Mater Private Hospital reviews catering arrangements

Move raises fears of outsourcing among catering staff of 80 in Dublin hospital

The Mater Private Hospital in Dublin has informed Siptu that it has engaged an external consultant to review its catering arrangements.

The Mater Private Hospital in Dublin has informed Siptu that it has engaged an external consultant to review its catering arrangements.

 

Management at the Mater Private Hospital in Dublin have engaged an external consultant to review its catering arrangements, in a move that could have implications for staff in the section.

The company has informed Siptu of the move, raising fears among staff that their positions could be outsourced. About 80 permanent and part-time staff work in the hospital’s catering section.

A spokesman for Mater Private said: “A review is taking place but there are no predetermined outcomes. This exercise is about providing a consistent catering experience for patients, staff and visitors.”

The catering unit provides food and snacks to patients, staff and the public, who can use the restaurant on the ground floor.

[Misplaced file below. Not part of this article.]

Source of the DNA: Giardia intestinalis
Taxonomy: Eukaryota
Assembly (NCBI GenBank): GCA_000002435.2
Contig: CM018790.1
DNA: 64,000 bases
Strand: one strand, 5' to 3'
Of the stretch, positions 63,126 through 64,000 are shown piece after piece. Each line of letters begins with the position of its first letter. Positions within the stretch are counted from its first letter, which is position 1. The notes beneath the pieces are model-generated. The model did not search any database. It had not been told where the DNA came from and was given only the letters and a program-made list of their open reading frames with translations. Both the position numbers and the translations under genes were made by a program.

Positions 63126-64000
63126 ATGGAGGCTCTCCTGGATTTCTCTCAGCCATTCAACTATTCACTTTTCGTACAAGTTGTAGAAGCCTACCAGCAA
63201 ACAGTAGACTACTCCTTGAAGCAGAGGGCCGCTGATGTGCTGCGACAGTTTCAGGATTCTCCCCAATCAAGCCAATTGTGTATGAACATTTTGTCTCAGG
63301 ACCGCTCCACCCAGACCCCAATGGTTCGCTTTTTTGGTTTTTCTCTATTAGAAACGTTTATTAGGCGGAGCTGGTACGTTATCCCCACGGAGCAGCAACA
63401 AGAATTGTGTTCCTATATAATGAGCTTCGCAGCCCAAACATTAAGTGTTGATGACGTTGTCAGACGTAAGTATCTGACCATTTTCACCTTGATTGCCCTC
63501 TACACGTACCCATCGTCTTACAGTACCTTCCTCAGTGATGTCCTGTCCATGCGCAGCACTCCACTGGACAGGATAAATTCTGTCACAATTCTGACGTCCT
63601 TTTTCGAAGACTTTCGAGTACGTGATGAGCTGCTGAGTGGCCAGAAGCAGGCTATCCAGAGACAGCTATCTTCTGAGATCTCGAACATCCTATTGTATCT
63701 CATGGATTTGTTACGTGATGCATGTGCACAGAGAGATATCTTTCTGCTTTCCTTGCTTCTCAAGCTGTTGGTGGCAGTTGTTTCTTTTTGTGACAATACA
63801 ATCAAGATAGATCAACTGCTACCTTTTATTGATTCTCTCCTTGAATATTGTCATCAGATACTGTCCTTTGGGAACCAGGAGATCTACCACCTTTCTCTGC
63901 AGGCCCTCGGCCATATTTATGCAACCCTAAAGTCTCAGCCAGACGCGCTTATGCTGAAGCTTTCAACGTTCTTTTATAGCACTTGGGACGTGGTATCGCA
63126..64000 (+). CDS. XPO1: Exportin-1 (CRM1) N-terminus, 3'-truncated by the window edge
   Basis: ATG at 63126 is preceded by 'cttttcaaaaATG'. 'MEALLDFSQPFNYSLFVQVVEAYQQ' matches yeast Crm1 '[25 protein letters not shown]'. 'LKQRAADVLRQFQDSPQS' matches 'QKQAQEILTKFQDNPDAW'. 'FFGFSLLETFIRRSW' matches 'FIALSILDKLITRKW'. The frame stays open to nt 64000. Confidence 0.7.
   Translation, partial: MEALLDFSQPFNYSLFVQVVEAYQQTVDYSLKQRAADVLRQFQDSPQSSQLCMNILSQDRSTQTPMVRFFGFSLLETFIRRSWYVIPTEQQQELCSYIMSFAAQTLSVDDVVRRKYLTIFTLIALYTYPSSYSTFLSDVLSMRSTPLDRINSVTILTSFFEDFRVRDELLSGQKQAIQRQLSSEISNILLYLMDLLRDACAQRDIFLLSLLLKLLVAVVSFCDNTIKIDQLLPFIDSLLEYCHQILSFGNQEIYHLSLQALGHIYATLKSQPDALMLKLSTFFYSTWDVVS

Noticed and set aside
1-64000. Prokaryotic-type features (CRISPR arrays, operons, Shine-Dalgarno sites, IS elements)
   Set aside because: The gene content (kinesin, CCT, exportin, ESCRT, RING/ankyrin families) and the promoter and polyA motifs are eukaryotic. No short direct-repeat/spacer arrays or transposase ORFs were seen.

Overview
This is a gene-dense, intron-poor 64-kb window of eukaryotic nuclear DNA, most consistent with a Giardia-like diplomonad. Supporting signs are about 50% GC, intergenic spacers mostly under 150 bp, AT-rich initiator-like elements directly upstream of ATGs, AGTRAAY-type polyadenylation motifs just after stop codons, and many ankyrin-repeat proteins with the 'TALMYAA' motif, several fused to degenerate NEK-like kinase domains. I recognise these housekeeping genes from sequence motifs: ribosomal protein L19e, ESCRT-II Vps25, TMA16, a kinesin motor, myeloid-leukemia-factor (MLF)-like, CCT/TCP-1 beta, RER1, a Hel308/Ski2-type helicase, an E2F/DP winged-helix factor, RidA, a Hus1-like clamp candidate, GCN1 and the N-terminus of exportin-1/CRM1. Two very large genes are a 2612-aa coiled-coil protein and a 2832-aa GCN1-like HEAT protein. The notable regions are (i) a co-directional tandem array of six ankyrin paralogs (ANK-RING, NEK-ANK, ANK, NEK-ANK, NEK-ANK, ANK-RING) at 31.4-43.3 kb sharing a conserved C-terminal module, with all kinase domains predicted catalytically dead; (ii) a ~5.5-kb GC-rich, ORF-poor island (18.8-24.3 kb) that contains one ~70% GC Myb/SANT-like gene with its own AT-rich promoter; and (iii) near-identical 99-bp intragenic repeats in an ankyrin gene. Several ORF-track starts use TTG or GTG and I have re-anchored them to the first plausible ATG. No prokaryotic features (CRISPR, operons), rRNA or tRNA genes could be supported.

The company’s website states that it takes “great pride” in the meals it serves.

“Many patients attest to the excellent quality and the variety of food choices. We source as much fresh Irish produce as possible, provide a variety of food to suit all tastes and cater for any special dietary requirements,” it adds.

Cancer centre

The Mater Private has been in operation since 1986 and operates facilities in Dublin, Cork, Limerick and Liverpool. It markets itself as Ireland’s leading private cancer centre, while it also has a 24/7 cardiac care unit, and a walk-in emergency department.

It is 51 per cent owned by CapVest, a London-based venture capital firm led by Irishman Séamus Fitzpatrick, with the balance of shares held by management and staff. It was previously owned and run by the Sisters of Mercy congregation.

Last year, the owners of the Mater Private pulled a sale of the business for the second time in 14 months before securing a €300 million refinancing deal led by Australian bank Macquarie.

The transaction refinanced the Mater Private’s existing debt and included a “tailored” capital expenditure facility to support growth and development of the hospital, it said.